Analysis

Will Defunding The Police Work? Here’s What History Tells Us

(Photo by Alex Wroblewski/Getty Images)

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Following the death of George Floyd, there has been a growing movement in the Democratic Party to abolish the police.

Activist groups such as Black Lives Matter have made defunding the police a top priority, and the idea has gained traction within the Democratic Party establishment, having been endorsed by former Hillary Clinton spokesperson Brian Fallon. (RELATED: Dan Bongino To Testify At House Hearing On Police Brutality)

Camden, New Jersey, came closer than any city in modern American history to disbanding the police force, but still didn’t rid themselves of law enforcement. For years, Camden was one of the most crime-ridden cities in the U.S., before it laid off its entire police force in 2012 due to high crime rates, allegations of corruption and a union contract the city deemed too generous, according to NPR. Contrary to popular belief in some circles, Camden did not defund or abolish the police, but replaced their old police department with a new one. The old police department was revamped into the Camden County Metro Police, and crime in the city has taken a nosedive in the years since.

Officer Adam Fulmore, of the Camden County Police Department, goes on a foot patrol on August 22, 2013 in the Parkside neighborhood of Camden, New Jersey (Photo by Andrew Burton/Getty Images)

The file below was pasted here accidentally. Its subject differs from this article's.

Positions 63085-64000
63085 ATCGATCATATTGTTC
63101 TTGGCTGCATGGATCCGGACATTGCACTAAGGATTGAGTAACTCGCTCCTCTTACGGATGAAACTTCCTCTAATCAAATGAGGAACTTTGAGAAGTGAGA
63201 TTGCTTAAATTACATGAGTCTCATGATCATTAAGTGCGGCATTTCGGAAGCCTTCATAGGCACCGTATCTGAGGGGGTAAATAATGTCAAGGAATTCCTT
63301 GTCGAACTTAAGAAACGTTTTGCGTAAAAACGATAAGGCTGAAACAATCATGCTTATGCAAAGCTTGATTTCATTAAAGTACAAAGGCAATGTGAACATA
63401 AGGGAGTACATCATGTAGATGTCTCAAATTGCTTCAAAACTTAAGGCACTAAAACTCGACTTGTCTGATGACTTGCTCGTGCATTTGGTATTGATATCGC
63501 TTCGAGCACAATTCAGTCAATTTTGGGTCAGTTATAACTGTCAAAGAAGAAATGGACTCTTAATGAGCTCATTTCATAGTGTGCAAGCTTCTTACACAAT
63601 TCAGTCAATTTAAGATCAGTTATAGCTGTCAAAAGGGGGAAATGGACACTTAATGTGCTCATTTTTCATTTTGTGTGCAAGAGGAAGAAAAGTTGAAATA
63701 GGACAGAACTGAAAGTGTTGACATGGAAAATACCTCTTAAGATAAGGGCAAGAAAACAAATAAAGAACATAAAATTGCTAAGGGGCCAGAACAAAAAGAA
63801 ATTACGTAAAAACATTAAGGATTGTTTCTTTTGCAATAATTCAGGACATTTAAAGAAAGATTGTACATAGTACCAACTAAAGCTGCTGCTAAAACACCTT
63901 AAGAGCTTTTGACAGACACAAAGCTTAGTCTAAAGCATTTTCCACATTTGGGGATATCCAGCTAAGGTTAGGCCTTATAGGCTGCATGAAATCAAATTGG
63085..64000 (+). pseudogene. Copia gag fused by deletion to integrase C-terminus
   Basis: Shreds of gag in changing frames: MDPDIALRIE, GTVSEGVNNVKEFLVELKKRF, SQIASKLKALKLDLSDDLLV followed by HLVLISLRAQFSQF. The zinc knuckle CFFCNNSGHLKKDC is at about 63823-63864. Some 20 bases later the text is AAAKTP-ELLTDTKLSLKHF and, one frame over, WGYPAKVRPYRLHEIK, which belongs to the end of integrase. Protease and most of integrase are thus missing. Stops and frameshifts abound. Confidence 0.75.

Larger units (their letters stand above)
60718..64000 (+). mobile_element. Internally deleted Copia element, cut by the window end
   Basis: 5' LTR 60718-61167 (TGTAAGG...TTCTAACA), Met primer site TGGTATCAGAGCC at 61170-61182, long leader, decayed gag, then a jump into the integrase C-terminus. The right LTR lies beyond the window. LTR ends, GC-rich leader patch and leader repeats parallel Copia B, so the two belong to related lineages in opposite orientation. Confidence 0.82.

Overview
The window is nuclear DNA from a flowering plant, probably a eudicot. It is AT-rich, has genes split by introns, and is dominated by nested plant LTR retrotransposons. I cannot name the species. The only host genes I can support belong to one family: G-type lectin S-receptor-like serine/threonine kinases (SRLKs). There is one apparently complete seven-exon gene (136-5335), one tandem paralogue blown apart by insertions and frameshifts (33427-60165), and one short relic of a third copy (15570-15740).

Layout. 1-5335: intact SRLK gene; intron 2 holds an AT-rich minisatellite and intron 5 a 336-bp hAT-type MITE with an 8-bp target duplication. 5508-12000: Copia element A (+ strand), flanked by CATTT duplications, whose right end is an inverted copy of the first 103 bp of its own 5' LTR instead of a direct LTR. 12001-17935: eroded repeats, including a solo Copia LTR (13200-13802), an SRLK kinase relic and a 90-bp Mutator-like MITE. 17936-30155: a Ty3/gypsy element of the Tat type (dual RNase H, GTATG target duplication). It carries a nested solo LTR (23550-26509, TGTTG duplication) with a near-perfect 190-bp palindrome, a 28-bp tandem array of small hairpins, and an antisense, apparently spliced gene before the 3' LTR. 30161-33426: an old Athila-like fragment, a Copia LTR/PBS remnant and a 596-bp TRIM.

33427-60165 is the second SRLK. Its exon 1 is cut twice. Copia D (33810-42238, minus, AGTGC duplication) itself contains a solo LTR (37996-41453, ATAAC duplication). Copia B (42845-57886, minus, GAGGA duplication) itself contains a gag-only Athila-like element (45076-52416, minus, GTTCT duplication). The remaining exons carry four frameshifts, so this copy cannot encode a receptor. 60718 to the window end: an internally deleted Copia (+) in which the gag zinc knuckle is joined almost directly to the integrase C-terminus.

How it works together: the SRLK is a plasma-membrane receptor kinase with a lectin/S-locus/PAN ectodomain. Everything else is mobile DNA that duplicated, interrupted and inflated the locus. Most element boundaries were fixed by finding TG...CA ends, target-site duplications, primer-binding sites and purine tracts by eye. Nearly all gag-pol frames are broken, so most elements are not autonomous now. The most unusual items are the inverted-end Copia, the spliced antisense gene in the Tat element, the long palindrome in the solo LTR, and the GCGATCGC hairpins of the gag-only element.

Violent crime in Camden is down 46% after peaking 2011, and murders are down 62% since 2012, according to The New York Post. The reforms undertaken by the city included measures traditionally championed by conservatives, such as taking on police unions, and measures traditionally championed by liberals, such as de-escalation training, and increased diversity. (RELATED: Ocasio-Cortez Defends ‘Defund The Police’ Slogan, Says It Shouldn’t Be ‘Repackaged’ For Suburban Whites)

Current calls to defund the police are typically light on details about what would come next. The details of a current proposal to disband the police in Minneapolis are vague, with members of the city council reportedly planning to replace its police force with a “community-based public safety model.” The Council’s president, Lisa Bender, told CNN Monday that being able to call the police during an emergency situation “comes from a place of privilege.”

While Camden serves as the gold standard for those who advocate for restraint-oriented police reforms, the effectiveness of tough-on-crime policing in major cities is also indisputable. From 1987-1994, New York experienced at least 2,000 murders every year. After Republican Rudy Giuliani stepped into the mayor’s office in 1994, and Republican George Pataki stepped into the governor’s mansion the next year, the state saw a drop in crime. Giuliani implemented what became known as the “Broken Windows Theory” of policing in the mid 1990’s. Crime in the state has gone down ever since, and the state has not experienced more than 1,000 murders in a year since 1997. The number of assaults and robberies in the city have also plummeted since then. Crime also took a nosedive in California during that same time period after Republican Los Angeles Mayor Richard Riordan was elected, and implemented similar tough-on-crime measures.

Both conservative and liberal police reforms have shown the ability to reduce crime, but there is no precedent in modern America for abolishing police departments as an institution.